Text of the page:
Monday, July 24, 2006
tales from the vomit comet
It's not often that I have to use the TTC's late night service from downtown. Whenever I do, it's rare that the ride on the 320 Yonge, affectionately known as the "Vomit Comet" (2003 Toronto Life story) goes without any hitches or strange moments.
I spent Saturday night at a party east of the Don. Fueled by a combination of 3/4 of a bottle of Waupoos Seyval Blanc, 2 cups ginger ale and a bit of sparkling wine, I was tipsy, which most people can attest is a rare condition for me. I wandered over to Gerrard and Broadview to catch a streetcar to take me over to Yonge. It was just after 2, figured I'd be home by 3 at the latest.
When I hopped off at Yonge, I heard a screech that I hadn't heard in the while. A crowd of passengers were entertained by Toronto's foremost proponent of the power of push-ups, Zanta! (in case you're unfamiliar with Zanta, check out photos from The Narrative, podcast from Molar Radio) Several packed buses passed before anyone could board.
Just north of Carlton, a pack of loud, obnoxious rowdies hopped on, the type you would expect to bathe in Axe. Combined with another smashed group celebrating a friend's 19th birthday, the fun started. Apparently one soused dude was chatting with the driver, leading to cries of "hey bus driver, he likes penis!". Somewhere along the line, the green lights above the rear doors stayed lit, probably due to a drunk crowd leaning on them. The driver asked folks to step aside, but the lights stayed on. Obscene threats were lobbed at the driver from the rowdies, prompting an evacuation from the bus at Charles St due to "mechanical problems". The rowdies vanished before the driver could see who they were.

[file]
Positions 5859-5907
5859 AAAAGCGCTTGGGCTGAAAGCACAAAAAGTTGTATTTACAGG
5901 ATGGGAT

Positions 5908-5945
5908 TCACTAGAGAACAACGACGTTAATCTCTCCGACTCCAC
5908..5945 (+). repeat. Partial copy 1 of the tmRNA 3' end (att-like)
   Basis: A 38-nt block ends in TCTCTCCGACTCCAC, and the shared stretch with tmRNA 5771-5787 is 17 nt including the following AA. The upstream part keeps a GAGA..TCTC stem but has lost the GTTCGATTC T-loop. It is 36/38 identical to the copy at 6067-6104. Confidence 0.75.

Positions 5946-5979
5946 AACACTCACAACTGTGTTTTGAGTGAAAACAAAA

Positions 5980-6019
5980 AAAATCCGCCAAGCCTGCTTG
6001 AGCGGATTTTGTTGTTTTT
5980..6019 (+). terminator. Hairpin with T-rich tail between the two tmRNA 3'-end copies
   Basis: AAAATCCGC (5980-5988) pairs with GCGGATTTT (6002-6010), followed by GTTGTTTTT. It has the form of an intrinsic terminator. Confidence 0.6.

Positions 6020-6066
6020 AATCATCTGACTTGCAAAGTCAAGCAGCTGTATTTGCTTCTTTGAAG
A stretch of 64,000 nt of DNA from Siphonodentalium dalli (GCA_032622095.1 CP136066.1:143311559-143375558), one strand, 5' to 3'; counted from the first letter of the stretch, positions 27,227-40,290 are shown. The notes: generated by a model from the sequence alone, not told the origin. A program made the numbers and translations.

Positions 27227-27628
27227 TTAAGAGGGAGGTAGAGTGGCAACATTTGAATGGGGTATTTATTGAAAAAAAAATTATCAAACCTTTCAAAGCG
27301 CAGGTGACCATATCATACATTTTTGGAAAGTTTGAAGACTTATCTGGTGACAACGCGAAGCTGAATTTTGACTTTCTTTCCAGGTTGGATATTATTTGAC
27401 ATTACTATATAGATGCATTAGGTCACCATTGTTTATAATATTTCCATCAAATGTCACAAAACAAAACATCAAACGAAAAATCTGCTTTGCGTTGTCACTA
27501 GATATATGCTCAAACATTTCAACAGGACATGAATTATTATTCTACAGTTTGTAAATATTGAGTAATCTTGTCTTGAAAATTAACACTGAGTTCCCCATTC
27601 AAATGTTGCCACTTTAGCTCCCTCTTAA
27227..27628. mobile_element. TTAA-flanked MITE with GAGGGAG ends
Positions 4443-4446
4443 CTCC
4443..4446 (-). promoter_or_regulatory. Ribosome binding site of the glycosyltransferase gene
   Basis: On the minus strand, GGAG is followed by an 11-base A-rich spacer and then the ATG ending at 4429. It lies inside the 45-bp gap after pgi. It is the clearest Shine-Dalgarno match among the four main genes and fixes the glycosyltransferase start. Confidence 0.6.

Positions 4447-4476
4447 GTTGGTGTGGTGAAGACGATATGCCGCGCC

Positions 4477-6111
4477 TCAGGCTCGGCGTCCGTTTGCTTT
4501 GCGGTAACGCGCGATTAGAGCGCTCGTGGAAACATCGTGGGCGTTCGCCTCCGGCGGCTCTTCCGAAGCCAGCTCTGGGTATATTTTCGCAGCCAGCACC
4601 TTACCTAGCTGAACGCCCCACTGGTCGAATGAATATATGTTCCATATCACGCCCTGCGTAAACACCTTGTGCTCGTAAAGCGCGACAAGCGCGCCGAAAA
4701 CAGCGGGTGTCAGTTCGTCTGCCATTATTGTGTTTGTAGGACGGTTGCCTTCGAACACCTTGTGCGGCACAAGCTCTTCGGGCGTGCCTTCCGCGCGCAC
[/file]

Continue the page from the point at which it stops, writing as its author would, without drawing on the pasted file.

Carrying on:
This left a fuming crowd standing outside of Payless Shoes, especially when several buses passed by with long intervals in between. Most thoughts in the crowd had an alcoholic haze to them. A group of teens were reminded of crowded buses in Hamilton. One person moaned the original bus driver was a chicken. Another thought a replacement bus should have been dispatched immediately. Sobering somewhat, I took a "c'est la vie" attitude. I also felt like an oldtimer compared to the others and those who'd caused the situation we were in.
Taxis took advantage of the anger, as the crowd slowly hopped into cabs. I felt like I was sobering up and figured that I could have made it home faster (if wobblier) by foot from Gerrard and Broadview. It was well after 3 before I was finally able to hop on a bus again, well past 3:30 by the time I reached the bunker.
Given the crowds I've seen the past few times I've used the Vomit Comet, I find it hard to believe that there isn't enough justification to keep at least the Yonge subway open to 2:30 or 3 on the weekend (say, service from Union to Finch to feed into the east-west Blue Light routes) - JB